“Isaac Bashevis Singer and his Artists” similarly sweeps us up in the creativity and passion of the master Yiddish writer’s texts. Curator Laura Kruger is careful to always provide the textual references, either summaries or the short stories themselves, so that the images live and breathe within the very texts they emanate from. Once joined together they nurture and complement each other like an old married couple; one starts a sentence and the other finishes it. By doing so she insists that at least in this framework, text and image are inseparable and that like all good commentary next to its source, make both even more a joy to behold.
Richard McBee is a painter and writer on Jewish Art. Contact him at firstname.lastname@example.org
About the Author: Richard McBee is a painter and writer on Jewish Art. Contact him at email@example.com
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‘Double Gold’ awarded to 2012 Yarden Heights wine & 2011 Yarden Merlot Kela Single Vineyard.
One should not give the money before Purim morning or after sunset.
The mishloach manos of times gone by were sometimes simple and sometimes elaborate, but the main focus was on the preparation of the delicious food they contained.
Jews, wake up! Stop educating the world and start educating yourselves.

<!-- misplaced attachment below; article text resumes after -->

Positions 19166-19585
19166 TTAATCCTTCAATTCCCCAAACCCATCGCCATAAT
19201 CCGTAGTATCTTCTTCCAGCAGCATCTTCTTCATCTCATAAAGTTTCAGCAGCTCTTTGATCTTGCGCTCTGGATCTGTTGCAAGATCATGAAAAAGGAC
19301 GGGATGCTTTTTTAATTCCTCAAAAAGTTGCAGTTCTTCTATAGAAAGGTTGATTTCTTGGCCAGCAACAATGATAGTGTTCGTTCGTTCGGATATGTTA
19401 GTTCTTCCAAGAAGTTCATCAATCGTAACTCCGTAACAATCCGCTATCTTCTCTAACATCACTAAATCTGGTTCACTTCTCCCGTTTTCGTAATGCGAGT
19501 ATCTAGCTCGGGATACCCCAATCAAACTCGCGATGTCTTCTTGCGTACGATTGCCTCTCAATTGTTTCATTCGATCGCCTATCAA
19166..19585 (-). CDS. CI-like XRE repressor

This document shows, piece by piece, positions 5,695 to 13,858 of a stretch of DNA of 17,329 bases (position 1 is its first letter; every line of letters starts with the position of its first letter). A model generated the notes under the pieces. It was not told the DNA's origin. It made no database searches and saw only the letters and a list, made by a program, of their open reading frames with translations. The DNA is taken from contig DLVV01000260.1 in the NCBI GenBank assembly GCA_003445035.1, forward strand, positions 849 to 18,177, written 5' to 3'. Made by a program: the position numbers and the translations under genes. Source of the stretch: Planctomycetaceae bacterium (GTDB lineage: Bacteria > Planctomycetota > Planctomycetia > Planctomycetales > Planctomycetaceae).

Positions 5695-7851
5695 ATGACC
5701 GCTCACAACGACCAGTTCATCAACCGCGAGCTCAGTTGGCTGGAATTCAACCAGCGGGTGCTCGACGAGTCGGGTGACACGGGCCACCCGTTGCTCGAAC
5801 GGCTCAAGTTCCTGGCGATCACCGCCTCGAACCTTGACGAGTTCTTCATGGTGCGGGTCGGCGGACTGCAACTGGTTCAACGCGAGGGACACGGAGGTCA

The lessons conform to the sensitivities and needs of the Orthodox community…
The program took on special significance as it marked not only the first anniversary of Rebbetzin Kudan’s levayah but also the 27th yahrzeit of Rebbetzin Chaya Mushka Schneerson, a”h.
It captures the love of the Jewish soul as only Shlomo Hamelech could portray it – and as only Rabbi Miller could explain it.
Erudite and academic, drawing from ancient and modern sources, the book can be discussed at the Shabbos table as well as in kollel.
I’m here to sit next to you and help you through this Purim with three almost-too-easy mishloach manot ideas, all made with cost-conscious paper bags.
Kids want to be like their friends, and they want to give and get “normal” mishloach manos stocked with store-bought treats.
Whenever he did anything loving for me, I made a big deal about it.
“OMG, it’s so cute, you’re so cute, everything is so cute.”
“Vidduy: The Musical” breaks through the formidable barrier of repetitive confession to allow us to begin to understand what is at the heart of this fundamental religious act.
A fascinating glimpse into the rich complexity of medieval Jewish life and its contemporary relevance had intriguingly emerged.
Silverstein’s work has long concerned itself with the intersection between the personal and Jewish Biblical narrative, significantly explored in this column in “Brighton Beach Bible” (July 27, 2009).
Not surprisingly the guardians of synagogue tradition is male dominated in both Moses Abraham, Cantor and Mohel and Synagogue Lamp Lighters.
Neither helpless victims nor able to escape the killer’s clutches, the leaders had to make impossible choices on a daily basis in a never-ending dance with the devil.
Printed from: http://www.jewishpress.com/sections/singers-artists/2009/12/02/